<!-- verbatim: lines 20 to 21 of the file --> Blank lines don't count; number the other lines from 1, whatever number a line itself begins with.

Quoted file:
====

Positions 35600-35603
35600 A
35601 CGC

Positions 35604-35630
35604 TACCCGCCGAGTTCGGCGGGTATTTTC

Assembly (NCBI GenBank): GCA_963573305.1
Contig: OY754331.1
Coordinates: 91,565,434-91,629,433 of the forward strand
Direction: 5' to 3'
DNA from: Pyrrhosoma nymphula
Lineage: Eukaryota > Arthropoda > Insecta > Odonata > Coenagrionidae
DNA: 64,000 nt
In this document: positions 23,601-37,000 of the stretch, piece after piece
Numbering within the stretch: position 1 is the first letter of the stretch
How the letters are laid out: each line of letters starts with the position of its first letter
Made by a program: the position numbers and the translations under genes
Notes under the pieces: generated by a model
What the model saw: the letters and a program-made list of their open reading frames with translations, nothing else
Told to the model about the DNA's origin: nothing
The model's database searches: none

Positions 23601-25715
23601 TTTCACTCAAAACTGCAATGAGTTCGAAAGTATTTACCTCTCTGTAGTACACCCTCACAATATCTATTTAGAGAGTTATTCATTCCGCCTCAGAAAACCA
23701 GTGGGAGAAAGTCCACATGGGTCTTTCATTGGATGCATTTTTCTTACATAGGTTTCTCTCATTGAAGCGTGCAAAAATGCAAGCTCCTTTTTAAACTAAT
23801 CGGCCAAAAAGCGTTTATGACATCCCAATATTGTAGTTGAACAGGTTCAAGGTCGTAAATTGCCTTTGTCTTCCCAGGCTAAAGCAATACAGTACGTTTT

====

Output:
The model's database searches: none

Positions 23601-25715